Simplicity and Complexity

22 01 2013

Martin Rossier album coverI got around to buying Martin Rossiters (lead singer of Gene) album last weekend after having heard a track on a free CD sampler. He has one of my all-time favourite voices and it was always a disappointment when Gene were no longer as I owned everything in their back catalogue and found myself craving more of his tuneful angst.

So this solo album came along and whilst it may not appeal to all fans of Gene, it is certainly a slight change of direction from the more layered and built ‘rock’ songs, but it really is a beautiful record in all of its stripped back simplicity. The majority of the 10 tracks on the album feature just Rossiters stunning vocals and the accompaniment of a piano.

Yet buried underneath this glaring simplicity, if piano and voice can be deemed simple, is a deep set of complex emotions in the material that Rossiter tackles. The album gets straight in to the deep stuff with album opener Three Points on a Compass talking about the father that Rossiter never really had, he sings “The only thing I ever got from you was my name, You broke our home, and I will never forgive”.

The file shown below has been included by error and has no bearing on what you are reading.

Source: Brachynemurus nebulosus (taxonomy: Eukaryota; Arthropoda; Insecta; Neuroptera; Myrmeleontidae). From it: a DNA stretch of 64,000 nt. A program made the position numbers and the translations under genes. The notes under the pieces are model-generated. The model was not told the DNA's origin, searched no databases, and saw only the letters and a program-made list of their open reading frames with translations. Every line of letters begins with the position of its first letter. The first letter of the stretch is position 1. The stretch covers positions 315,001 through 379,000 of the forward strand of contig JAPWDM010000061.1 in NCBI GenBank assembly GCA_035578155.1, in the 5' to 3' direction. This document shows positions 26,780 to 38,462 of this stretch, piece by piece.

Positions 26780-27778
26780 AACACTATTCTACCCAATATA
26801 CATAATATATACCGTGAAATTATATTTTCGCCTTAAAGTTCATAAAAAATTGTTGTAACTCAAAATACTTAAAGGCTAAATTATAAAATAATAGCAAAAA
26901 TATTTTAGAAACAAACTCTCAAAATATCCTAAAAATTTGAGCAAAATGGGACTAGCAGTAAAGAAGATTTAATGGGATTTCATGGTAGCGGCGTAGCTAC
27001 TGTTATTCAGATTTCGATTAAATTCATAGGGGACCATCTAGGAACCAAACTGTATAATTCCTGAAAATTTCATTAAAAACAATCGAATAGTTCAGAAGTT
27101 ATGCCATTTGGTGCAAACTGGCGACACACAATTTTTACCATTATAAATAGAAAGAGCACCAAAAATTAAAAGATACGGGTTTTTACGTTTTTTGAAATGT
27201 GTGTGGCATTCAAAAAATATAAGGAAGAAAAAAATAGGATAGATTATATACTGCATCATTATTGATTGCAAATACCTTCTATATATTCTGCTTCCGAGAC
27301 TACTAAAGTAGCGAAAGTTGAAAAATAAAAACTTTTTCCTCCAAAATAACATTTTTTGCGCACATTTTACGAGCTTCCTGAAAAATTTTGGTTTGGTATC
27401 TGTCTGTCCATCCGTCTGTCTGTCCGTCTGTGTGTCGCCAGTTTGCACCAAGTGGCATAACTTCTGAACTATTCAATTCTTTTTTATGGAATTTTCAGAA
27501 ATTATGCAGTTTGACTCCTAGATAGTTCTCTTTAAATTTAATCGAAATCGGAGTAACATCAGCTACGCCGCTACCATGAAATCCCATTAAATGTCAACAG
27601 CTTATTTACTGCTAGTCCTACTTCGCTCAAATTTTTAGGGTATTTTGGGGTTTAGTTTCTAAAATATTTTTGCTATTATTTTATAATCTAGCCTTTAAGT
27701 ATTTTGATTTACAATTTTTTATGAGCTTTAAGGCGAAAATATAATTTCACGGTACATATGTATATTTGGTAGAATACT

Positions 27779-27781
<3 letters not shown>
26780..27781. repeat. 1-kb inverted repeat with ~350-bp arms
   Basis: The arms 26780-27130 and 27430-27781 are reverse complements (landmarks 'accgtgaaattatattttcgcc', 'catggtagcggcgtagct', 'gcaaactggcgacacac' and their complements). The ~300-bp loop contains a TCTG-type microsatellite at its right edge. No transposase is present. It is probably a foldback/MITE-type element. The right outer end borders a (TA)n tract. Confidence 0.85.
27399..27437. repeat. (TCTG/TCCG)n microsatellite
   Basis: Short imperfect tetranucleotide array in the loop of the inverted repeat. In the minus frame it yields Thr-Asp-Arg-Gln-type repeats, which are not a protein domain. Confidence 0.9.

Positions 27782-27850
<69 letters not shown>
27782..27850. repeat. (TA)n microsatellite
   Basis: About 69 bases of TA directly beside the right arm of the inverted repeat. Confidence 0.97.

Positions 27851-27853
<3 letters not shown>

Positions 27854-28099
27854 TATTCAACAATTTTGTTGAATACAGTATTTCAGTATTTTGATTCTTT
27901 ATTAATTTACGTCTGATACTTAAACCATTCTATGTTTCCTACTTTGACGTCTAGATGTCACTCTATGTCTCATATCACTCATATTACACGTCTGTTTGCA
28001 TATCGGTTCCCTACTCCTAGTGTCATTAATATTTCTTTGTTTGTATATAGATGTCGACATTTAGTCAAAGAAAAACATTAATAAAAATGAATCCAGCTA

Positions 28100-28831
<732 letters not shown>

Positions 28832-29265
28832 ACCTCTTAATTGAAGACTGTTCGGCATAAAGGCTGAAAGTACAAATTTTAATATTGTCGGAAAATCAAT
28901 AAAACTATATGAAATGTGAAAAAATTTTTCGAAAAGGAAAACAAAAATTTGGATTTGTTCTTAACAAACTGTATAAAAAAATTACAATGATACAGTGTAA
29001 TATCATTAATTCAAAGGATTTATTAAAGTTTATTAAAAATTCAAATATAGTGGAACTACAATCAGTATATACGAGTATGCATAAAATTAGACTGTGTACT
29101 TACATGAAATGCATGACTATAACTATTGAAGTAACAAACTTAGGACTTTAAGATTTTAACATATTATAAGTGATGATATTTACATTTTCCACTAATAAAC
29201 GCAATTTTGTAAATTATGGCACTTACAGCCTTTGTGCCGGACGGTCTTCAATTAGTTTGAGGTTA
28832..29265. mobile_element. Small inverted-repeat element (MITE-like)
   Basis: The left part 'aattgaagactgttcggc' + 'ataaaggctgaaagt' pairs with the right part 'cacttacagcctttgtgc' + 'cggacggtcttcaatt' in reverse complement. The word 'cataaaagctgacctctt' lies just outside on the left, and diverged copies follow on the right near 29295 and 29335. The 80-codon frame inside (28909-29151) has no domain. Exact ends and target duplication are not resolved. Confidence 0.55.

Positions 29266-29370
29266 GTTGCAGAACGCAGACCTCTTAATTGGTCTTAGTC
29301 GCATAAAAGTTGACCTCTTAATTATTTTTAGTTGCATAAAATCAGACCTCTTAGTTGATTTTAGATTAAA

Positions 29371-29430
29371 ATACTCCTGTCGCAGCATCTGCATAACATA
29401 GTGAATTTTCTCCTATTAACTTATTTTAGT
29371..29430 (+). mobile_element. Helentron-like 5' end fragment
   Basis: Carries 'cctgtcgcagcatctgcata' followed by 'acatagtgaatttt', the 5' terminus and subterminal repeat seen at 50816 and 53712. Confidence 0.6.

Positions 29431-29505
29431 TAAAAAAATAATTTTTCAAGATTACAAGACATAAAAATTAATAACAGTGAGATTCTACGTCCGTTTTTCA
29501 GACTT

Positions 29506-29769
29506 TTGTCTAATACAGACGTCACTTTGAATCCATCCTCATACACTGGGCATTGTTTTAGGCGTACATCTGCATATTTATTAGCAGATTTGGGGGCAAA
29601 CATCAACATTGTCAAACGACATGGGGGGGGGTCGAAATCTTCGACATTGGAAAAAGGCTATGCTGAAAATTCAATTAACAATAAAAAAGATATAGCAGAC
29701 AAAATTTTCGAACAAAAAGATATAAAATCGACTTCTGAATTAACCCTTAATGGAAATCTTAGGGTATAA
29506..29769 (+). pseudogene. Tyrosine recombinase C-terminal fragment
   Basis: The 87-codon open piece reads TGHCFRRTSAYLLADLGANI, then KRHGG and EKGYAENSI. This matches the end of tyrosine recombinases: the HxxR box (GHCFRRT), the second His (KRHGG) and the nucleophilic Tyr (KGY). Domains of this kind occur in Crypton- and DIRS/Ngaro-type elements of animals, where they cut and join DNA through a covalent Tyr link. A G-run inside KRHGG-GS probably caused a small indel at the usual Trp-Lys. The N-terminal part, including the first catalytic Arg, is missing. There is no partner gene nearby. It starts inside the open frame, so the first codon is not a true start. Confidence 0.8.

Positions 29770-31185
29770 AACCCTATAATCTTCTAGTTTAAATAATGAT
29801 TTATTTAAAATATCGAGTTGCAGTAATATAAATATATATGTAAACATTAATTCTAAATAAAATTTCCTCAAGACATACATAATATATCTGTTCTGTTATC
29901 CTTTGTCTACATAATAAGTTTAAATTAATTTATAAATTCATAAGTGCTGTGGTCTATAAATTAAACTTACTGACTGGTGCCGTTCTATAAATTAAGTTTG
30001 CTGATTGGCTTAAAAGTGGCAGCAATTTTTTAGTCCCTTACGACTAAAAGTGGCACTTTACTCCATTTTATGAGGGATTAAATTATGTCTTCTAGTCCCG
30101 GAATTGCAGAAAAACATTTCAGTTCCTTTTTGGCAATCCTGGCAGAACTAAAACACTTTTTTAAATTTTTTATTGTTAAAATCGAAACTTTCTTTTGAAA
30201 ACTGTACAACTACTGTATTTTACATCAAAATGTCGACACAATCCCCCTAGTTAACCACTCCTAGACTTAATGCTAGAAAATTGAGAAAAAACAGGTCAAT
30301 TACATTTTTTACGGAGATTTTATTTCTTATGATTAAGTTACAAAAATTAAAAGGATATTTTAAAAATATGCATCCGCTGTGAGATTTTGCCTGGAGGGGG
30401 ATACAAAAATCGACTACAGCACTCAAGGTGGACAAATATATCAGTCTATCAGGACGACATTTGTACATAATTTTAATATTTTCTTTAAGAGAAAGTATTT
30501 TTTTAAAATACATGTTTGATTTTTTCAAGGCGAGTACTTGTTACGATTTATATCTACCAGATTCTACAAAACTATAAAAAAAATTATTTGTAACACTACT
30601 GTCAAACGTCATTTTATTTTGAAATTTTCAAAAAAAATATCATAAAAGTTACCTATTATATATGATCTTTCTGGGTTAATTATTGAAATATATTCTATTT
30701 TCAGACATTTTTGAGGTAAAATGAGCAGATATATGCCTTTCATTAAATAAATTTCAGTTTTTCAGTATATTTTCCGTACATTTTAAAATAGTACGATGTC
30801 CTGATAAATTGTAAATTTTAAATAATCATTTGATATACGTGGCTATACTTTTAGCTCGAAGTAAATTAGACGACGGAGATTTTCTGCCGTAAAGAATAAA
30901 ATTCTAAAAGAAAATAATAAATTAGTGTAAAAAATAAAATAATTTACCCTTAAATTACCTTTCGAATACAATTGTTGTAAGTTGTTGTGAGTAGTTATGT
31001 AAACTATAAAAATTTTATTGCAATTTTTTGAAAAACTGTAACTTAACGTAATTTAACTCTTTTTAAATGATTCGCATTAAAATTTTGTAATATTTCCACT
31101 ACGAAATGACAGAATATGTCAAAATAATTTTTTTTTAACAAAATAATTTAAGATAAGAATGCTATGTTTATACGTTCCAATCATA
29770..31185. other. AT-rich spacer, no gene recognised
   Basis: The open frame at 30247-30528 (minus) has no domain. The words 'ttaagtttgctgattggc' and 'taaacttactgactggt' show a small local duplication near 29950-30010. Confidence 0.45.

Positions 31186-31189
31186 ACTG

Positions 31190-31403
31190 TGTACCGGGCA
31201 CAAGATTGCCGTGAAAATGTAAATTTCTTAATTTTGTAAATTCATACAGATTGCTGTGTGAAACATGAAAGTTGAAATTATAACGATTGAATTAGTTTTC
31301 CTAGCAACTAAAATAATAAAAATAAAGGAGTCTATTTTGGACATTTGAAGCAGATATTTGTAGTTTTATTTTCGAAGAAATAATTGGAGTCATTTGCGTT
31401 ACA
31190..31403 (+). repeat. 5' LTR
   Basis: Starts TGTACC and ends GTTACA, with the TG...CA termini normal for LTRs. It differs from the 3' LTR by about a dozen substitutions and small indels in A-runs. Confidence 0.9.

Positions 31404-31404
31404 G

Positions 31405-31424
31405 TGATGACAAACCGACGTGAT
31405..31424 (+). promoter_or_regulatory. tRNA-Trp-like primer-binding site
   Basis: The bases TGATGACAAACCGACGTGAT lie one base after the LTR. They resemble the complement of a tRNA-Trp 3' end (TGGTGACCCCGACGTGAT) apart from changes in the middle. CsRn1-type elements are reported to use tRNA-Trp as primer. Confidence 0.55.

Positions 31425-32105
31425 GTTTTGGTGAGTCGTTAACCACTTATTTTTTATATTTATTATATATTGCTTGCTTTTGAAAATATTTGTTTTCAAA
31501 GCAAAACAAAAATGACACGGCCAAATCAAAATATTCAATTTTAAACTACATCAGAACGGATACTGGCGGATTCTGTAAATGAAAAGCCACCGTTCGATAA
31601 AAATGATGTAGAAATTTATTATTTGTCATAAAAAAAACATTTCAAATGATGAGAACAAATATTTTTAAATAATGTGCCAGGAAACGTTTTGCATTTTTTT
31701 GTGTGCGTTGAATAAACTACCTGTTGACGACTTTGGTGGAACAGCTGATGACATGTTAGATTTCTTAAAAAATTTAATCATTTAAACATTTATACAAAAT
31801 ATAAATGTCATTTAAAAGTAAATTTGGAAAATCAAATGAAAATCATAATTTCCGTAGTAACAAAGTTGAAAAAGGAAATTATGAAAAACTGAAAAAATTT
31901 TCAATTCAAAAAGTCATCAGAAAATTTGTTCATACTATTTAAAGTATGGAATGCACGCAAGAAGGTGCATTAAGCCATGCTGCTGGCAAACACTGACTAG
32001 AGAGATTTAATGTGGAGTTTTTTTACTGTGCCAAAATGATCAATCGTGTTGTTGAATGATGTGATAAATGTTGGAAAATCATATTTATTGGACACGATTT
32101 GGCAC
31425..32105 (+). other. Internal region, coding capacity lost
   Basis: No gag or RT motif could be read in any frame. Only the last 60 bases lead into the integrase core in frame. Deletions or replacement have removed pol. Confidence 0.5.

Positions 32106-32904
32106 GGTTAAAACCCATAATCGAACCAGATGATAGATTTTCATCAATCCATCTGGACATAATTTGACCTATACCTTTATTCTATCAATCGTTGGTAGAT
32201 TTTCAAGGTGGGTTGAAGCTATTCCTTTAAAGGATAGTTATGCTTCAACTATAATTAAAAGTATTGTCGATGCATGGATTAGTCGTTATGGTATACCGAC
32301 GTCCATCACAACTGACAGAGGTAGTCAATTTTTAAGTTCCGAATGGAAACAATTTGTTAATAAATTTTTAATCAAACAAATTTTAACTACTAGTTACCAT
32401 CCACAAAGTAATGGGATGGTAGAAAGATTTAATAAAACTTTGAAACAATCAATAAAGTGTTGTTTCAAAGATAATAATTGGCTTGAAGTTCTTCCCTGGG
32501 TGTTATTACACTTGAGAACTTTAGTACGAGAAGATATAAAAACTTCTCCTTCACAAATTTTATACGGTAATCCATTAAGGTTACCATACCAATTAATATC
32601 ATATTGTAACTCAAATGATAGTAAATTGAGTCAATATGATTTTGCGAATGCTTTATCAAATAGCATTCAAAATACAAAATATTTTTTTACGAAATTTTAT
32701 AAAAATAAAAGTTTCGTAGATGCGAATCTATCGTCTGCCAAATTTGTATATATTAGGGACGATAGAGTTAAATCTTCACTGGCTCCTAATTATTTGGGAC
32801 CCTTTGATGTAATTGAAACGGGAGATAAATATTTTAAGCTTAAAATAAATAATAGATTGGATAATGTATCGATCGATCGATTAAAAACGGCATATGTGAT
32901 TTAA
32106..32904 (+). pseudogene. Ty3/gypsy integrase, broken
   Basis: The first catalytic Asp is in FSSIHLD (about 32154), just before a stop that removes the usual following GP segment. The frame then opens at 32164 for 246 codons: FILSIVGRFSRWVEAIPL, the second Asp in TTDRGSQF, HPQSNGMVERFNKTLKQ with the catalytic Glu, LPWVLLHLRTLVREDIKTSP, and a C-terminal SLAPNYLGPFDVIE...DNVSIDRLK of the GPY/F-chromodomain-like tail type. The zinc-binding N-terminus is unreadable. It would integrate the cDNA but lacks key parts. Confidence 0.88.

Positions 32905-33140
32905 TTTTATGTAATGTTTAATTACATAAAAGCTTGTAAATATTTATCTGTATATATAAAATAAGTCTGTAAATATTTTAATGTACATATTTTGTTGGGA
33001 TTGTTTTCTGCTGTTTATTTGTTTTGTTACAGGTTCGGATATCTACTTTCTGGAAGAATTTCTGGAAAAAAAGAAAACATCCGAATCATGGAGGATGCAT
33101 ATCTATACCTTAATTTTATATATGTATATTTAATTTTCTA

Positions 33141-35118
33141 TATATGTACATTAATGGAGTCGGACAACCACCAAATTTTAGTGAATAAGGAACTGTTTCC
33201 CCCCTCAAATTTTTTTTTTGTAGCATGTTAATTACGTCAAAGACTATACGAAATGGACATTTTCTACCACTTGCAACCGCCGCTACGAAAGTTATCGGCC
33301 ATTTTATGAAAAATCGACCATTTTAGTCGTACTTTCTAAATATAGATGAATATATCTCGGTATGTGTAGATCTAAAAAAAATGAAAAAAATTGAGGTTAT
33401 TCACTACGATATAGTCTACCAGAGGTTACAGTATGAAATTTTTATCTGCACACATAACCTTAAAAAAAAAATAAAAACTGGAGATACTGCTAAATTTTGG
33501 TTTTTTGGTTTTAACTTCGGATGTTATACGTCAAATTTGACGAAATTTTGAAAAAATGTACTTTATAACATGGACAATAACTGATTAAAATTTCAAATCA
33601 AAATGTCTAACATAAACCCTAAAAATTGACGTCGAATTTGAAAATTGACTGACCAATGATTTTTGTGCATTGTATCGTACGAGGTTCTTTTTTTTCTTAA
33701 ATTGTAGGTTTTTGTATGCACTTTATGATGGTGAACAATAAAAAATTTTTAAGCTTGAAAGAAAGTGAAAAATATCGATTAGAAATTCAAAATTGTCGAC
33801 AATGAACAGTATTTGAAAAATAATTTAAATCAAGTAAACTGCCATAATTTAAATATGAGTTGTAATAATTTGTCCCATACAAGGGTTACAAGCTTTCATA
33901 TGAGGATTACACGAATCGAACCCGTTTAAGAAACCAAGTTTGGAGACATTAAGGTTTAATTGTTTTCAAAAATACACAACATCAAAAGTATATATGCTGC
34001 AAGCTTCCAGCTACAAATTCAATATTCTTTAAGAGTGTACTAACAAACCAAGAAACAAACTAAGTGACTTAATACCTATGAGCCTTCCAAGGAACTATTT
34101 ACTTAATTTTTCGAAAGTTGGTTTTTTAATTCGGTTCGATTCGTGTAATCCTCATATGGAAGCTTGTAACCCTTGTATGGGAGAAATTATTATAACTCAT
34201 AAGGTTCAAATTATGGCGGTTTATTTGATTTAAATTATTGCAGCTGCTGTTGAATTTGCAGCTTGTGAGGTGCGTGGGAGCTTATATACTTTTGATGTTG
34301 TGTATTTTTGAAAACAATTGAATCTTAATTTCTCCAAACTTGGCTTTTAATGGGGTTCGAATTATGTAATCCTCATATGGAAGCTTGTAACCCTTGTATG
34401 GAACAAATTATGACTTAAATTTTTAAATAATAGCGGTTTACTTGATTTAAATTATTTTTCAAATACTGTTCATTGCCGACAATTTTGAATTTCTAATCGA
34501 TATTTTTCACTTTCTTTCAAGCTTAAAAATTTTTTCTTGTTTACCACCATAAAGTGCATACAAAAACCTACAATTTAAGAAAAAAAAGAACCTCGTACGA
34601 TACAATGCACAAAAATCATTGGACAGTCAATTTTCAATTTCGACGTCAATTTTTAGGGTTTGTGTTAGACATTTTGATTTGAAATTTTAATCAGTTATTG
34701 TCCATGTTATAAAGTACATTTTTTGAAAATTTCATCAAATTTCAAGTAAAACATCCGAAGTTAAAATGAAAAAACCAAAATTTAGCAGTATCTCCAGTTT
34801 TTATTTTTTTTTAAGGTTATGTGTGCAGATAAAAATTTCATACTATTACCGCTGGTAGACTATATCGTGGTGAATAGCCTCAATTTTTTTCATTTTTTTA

Tough, but then Rossiter himself, since the Gene days, has entered fatherhood and also battled depression, behind every artist it does seem that there is often a flawed side to the personality and/or mental state, is that what belies genius?

The standout track for me though is without doubt Where There are Pixels, with the powerful and booming chords of the chorus. that is reached via an almost crescendo, yet underneath it’s a depressing song with Rossiter offering, “No more blank, wasted days, Starting to crack, too tired to wait, When you’re drowning, on dry land, everyday” 

For a man who has essentially been in the rock wilderness for the past ten years it is an exceptional album, and it is probably some of this time out of the limelight which has given Rossiter the time to perfect what is a blissful 45 minutes of music.

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